Novel Forensic Technique To Be Applied To Decade-Old Murder Probe

January 15, 2009

(PhysOrg.com) -- A pioneering forensic scientist at Northamptonshire Police and the University of Leicester is being called on by US force officers to tackle a decade-old murder case.

Dr John Bond, Scientific Support Manager at Northamptonshire Police and Honorary Research Fellow at the University of Leicester Forensic Research Centre, is collaborating with Bristol Police Department, Connecticut.

He is being asked to probe the murder of a well-known and respected businessman who was shot in the bedroom of his own home. Later this month a detective from Connecticut, Detective Garrie Dorman, will meet with Dr Bond at Northampton in order see if his pioneering research technique can shed new light on the crime.

Dr Bond has developed a method that enables scientists to ‘visualise fingerprints’ on metal (eg bullet casings) even after the print itself has been removed. He and colleagues conducted a study into the way fingerprints can corrode metal surfaces. The technique can enhance - after firing- a fingerprint that has been deposited on a small calibre metal cartridge case before it is fired.

The technique has been cited by Time Magazine as one of the top 50 inventions of 2008.

Detective Dorman said: “On February 10, 1998, Louis "Pete" LaFontaine was found shot to death in his home on Stafford Avenue in Bristol, Connecticut. Mr. LaFontaine was a resident of Bristol for many years and owned operated a successful appliance repair shop on Park Street. Mr. LaFontaine was well known throughout the City of Bristol, and his murder shocked the community and devastated his friends and family. The Bristol Police have conducted an extensive investigation into the murder of Mr. LaFontaine, but despite interviewing countless individuals, analyzing forensic evidence, and executing a number of search warrants, the murder remains unsolved. Despite this, the murder is still being actively investigated by Bristol Police Detectives and the State’s Attorney’s Office.

“I want to thank Dr. Bond and his staff, as well as the Northamptonshire Police and the University of Leicester Forensic Research Centre for providing us with assistance in this investigation. Dr. Bond’s procedure is a tremendous advancement in forensic science, and has the potential to be a valuable tool in many criminal investigations. Detectives have logged countless hours into this investigation since 1998, and have developed a great deal of information on the facts and circumstances surrounding the murder of Mr. LaFontaine. Fingerprint evidence on a shell casing would certainly bring us much closer to identifying Mr. LaFontaine’s killer.”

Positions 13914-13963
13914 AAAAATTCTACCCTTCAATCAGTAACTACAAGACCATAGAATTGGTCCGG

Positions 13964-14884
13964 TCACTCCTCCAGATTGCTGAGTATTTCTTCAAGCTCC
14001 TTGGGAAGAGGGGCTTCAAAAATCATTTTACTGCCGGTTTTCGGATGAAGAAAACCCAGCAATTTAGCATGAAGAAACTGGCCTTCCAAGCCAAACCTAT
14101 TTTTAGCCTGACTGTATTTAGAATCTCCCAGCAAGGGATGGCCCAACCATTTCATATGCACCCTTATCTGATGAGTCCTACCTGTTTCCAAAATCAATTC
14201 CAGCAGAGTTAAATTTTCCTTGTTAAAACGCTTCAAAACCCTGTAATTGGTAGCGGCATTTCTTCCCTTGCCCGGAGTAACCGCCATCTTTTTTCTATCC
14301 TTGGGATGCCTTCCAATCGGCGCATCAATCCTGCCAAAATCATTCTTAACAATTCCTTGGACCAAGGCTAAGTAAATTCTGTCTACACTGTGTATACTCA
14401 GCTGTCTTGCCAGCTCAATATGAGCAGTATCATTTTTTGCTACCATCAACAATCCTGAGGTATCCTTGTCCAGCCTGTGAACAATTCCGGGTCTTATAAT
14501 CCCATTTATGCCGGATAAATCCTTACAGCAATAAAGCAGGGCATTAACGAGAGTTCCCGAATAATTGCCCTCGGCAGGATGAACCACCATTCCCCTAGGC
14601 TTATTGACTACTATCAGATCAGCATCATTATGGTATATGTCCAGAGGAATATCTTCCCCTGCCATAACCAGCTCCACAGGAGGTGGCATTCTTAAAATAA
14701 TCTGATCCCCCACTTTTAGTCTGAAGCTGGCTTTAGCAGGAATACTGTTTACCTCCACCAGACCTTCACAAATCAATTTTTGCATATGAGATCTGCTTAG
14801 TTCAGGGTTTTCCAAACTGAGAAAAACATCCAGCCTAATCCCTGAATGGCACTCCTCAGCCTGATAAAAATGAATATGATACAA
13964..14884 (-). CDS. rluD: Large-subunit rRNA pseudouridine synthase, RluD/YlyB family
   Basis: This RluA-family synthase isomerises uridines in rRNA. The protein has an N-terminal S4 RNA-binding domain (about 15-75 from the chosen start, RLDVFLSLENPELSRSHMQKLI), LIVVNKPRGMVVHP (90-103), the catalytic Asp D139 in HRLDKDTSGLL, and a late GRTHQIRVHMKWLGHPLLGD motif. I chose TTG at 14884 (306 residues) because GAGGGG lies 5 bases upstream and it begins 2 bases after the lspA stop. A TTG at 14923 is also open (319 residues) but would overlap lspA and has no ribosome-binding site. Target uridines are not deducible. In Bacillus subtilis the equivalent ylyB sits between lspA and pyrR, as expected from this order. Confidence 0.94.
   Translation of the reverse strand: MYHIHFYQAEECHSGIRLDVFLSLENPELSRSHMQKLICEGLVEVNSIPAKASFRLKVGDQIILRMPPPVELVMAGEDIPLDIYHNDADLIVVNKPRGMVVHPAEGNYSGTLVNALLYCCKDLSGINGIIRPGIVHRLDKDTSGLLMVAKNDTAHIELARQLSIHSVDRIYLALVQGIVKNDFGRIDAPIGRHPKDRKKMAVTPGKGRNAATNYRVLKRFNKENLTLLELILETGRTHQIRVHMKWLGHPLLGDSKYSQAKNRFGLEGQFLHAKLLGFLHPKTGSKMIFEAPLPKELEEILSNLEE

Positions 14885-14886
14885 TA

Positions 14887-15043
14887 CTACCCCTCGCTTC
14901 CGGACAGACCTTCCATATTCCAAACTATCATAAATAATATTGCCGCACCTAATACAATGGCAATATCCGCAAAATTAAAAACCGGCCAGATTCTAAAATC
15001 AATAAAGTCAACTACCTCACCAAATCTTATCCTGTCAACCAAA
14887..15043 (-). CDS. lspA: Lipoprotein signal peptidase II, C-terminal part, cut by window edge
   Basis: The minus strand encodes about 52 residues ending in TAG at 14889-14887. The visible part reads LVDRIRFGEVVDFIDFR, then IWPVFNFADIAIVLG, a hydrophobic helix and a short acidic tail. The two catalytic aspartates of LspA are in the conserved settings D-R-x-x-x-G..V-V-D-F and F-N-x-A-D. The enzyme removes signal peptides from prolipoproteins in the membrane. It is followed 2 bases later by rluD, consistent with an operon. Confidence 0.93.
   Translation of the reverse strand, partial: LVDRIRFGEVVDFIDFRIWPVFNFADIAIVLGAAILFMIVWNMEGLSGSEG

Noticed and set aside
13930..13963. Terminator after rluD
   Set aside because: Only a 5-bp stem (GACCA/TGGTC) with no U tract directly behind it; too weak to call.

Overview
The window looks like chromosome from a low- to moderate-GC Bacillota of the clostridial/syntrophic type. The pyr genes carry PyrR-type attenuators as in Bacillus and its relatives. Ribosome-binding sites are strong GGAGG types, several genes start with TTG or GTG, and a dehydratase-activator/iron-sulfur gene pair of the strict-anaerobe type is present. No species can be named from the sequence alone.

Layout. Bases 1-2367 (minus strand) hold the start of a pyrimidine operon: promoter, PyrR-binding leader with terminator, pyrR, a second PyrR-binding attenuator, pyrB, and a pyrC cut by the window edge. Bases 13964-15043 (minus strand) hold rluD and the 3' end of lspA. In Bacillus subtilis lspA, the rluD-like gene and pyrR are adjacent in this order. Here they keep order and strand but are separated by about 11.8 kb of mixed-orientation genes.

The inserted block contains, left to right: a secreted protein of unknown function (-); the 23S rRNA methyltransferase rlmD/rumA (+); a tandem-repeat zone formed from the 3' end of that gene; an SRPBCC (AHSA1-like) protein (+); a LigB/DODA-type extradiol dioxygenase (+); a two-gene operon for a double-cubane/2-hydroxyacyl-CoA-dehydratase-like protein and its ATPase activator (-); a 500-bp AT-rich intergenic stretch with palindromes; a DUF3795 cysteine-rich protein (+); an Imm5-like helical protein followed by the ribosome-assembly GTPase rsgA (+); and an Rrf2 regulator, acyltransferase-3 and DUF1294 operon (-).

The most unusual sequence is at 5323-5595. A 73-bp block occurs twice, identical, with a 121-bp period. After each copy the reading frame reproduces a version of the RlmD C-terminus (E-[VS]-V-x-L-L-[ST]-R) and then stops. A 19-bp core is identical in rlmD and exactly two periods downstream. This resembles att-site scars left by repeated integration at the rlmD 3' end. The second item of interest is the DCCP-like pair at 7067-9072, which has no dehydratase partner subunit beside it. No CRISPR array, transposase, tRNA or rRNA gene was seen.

Dr Bond has already worked with a number of US police forces on reopening ‘cold cases’ and has found latent prints on shell casings.

Dr Bond said "We very much look forward to Detective Dorman's visit and hope we are able to assist his enquiry. We have found fingerprints on shell casings in a number of cases recently that are assisting police in the US and are confident that if fingerprint corrosion is present on Detective Dorman's casings we will find it."

The Force hopes to sell the process - which has been patented worldwide - to interested buyers who could run the operation on a commercial basis or manufacture units to sell on to law enforcement agencies worldwide. This could generate benefits for both organisations.

Provided by University of Leicester

Explore further: New method could help estimate time of death for a ten-day-old corpse

Related Stories

What motivates men who kill police?

March 18, 2015

Who intentionally seeks to kill a policeman and why? In 2014 the rate of policemen purposely killed in the line of duty in the U.S. was nearly 1.5 times greater than in 2013. These incidents and what may have motivated the ...

Forensics research to make cadaver dogs more efficient

August 25, 2014

Specially-trained victim recovery dogs can perform phenomenal feats in sniffing out the whereabouts of bodies and body parts, even beneath mounds of rubble or deep below water.  But University of Huddersfield researcher ...

When criminal evidence goes viral

May 19, 2014

Should we be able to watch a man being tasered to death? That's a question being asked by legal scholar Katherine Biber who is researching what she calls the cultural afterlife of criminal evidence.

Recommended for you

How bees naturally vaccinate their babies

July 31, 2015

When it comes to vaccinating their babies, bees don't have a choice—they naturally immunize their offspring against specific diseases found in their environments. And now for the first time, scientists have discovered how ...

A cataclysmic event of a certain age

July 27, 2015

At the end of the Pleistocene period, approximately 12,800 years ago—give or take a few centuries—a cosmic impact triggered an abrupt cooling episode that earth scientists refer to as the Younger Dryas.

New blow for 'supersymmetry' physics theory

July 27, 2015

In a new blow for the futuristic "supersymmetry" theory of the universe's basic anatomy, experts reported fresh evidence Monday of subatomic activity consistent with the mainstream Standard Model of particle physics.

Dense star clusters shown to be binary black hole factories

July 29, 2015

The coalescence of two black holes—a very violent and exotic event—is one of the most sought-after observations of modern astronomy. But, as these mergers emit no light of any kind, finding such elusive events has been ...

0 comments

Please sign in to add a comment. Registration is free, and takes less than a minute. Read more

Click here to reset your password.
Sign in to get notified via email when new comments are made.